If Talbot’s bill goes down—and opponents are working hard to kill it quietly—you may continue to see your insurance rates go up. If the Legislature passes the bill, we have to hope Gov. John Bel Edwards will sign it.
Discrimination in Texas
In a 6-4 vote, the San Antonio council voted last week to keep a Chick-fil-A franchise from opening at the San Antonio International Airport.
Councilman Robert Treviño introduced a plan to replace the restaurant, saying he could not support a company with “a legacy of anti-LGBTQ behavior.” He also noted the chain had donated to organizations like the Salvation Army and Fellowship of Christian Athletes, both of which don’t believe in same sex marriage.
Chick-fil-A, a national franchise with locations throughout Texas, states its corporate purpose is “to glorify God by being a faithful steward of all that is entrusted to us and to have a positive influence on all who come into contact with Chick-fil-A.” It is closed on Sundays. I respect that.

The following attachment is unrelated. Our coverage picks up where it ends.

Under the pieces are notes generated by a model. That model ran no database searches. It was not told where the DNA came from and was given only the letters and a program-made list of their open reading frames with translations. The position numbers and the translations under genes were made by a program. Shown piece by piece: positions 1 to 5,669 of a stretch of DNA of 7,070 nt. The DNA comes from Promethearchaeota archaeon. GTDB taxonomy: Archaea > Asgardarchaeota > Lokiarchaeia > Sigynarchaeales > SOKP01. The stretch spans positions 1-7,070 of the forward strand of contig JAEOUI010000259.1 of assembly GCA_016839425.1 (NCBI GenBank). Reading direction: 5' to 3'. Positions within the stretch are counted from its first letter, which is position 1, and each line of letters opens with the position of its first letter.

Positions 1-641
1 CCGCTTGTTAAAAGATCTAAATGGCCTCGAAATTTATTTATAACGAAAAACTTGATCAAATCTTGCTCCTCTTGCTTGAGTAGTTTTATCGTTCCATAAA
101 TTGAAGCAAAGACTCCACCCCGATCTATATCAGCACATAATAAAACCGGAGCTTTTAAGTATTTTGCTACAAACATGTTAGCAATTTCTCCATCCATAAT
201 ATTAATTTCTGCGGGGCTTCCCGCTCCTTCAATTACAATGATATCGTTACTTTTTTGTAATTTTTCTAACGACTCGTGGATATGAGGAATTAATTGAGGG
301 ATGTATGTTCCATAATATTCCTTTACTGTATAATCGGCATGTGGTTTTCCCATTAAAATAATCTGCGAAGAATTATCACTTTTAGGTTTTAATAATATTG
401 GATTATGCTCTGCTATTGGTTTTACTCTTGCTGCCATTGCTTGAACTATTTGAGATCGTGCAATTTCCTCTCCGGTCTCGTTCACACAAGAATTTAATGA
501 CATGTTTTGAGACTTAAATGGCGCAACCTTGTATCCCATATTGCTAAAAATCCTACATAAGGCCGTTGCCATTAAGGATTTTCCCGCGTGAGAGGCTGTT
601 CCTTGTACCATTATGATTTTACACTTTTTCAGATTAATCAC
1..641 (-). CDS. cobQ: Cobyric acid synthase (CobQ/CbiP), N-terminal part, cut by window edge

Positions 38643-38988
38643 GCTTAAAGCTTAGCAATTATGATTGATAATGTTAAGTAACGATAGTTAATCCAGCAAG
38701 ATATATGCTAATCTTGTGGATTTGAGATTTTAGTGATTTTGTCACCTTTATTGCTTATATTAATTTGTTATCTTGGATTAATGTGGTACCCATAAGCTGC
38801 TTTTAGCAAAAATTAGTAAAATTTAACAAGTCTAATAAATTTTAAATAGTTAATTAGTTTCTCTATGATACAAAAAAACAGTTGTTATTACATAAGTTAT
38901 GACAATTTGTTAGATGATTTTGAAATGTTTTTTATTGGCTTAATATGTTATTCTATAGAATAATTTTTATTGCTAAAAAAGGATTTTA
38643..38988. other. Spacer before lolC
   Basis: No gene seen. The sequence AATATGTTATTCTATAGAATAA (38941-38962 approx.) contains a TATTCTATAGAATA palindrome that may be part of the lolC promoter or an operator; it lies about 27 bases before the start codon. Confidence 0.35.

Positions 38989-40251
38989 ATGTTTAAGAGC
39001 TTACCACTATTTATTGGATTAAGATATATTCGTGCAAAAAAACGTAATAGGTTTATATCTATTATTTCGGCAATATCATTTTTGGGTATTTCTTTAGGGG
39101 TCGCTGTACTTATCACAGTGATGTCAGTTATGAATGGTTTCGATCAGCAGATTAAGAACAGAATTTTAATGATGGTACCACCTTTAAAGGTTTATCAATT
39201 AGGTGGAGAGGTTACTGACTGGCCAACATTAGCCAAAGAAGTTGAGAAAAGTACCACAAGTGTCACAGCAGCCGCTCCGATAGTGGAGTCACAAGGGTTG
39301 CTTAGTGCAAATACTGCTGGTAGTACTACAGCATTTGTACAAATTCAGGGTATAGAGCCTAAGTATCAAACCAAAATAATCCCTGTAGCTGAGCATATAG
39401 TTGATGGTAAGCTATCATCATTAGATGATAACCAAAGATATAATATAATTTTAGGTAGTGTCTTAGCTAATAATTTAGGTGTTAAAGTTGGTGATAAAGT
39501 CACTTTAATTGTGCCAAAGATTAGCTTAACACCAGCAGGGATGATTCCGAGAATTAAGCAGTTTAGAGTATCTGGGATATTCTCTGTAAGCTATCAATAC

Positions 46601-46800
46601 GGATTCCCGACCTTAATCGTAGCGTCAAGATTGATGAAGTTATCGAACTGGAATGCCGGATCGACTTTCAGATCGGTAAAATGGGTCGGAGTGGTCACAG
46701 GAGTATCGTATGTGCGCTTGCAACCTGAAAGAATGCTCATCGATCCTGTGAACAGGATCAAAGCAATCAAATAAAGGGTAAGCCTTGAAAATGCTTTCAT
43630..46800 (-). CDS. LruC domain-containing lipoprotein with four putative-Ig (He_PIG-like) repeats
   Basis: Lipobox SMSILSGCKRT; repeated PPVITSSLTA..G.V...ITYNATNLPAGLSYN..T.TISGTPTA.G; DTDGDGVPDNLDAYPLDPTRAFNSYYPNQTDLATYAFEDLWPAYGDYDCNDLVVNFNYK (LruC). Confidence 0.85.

I discovered that the San Antonio United Way raised more than $48 million from thousands of people and businesses. Among the listed partners of United Way is the Salvation Army. I am certain there are other businesses in the airport that donate to the United Way each year. So, does the council begin to police donors and ban them too?
As for the FCA, both former Dallas Cowboys coach Tom Landry and quarterback Roger Staubach—two names revered in Texas—are in the FCA Hall of Champions. Is the council going to target Cowboys fans?
Texas Gov. Greg Abbott (R) wrote on Twitter that the ban “has the stench of religious discrimination against Chick-fil-A.”
Now the Texas Attorney General Ken Paxton is investigating the matter based on constitutional protection.
• Hats off to The Advocate on winning a Pulitzer Prize for local reporting. The newspaper was recognized for its coverage of Louisiana’s criminal conviction system and non-unanimous juries. The law was changed by voters in 2018.
• LSU recently had the public launch of its “Fierce for the Future” campaign, the largest fundraising campaign for higher education in Louisiana history. For the first time, all eight LSU campuses will be working together. The goal is $1.5 billion, with $571.2 million already raised during the silent phase. LSU knows that the private sector—alumni, supporters and businesses—will be key to the future. Learn more at fierceforthefuturecampaign.org.